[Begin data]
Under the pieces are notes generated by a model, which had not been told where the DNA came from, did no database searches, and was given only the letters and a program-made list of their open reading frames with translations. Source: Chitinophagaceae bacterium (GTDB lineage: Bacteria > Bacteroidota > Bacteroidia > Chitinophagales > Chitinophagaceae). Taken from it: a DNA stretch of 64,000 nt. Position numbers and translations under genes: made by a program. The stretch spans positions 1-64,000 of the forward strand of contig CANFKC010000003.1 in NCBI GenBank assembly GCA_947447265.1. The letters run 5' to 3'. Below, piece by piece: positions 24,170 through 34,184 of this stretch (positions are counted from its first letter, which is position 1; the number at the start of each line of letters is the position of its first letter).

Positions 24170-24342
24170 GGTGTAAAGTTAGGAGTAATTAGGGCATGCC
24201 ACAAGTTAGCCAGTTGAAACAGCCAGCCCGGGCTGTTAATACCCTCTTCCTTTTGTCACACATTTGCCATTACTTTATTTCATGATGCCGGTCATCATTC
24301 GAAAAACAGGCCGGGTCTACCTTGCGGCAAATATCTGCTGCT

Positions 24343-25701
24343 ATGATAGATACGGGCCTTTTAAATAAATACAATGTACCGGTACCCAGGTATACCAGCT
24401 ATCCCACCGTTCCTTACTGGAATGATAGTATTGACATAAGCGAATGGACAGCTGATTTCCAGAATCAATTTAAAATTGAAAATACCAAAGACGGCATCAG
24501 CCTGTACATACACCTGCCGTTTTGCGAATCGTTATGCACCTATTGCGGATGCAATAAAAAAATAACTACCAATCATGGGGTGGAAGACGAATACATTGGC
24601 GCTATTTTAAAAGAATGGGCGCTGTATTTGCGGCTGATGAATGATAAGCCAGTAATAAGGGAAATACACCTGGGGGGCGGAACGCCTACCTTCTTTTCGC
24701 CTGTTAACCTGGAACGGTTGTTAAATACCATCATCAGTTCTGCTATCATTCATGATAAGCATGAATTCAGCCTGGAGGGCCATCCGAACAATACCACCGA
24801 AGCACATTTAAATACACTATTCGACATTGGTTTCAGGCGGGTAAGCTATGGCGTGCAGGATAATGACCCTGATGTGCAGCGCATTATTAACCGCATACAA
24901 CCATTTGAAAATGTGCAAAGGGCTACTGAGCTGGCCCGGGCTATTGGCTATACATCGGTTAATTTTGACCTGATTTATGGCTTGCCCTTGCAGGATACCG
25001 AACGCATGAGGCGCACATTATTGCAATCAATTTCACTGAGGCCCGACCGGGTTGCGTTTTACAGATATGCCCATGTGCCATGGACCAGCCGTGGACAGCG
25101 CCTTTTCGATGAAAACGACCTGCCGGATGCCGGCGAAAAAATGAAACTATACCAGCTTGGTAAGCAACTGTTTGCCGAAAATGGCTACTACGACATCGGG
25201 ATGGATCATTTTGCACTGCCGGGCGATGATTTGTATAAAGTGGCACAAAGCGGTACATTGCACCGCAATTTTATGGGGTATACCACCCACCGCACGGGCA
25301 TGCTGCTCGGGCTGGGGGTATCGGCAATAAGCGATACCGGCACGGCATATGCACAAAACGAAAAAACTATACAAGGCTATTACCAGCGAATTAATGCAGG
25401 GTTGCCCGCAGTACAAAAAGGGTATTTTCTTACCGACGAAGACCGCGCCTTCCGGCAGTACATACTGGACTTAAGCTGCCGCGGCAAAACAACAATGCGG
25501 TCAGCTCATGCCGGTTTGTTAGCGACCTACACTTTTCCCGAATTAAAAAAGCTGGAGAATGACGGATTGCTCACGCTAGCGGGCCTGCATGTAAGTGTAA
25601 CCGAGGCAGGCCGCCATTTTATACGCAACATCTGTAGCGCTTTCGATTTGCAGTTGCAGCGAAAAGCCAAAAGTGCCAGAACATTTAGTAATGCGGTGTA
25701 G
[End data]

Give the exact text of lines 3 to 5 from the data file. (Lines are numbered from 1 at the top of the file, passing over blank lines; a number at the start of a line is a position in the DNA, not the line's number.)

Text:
24170 GGTGTAAAGTTAGGAGTAATTAGGGCATGCC
24201 ACAAGTTAGCCAGTTGAAACAGCCAGCCCGGGCTGTTAATACCCTCTTCCTTTTGTCACACATTTGCCATTACTTTATTTCATGATGCCGGTCATCATTC
24301 GAAAAACAGGCCGGGTCTACCTTGCGGCAAATATCTGCTGCT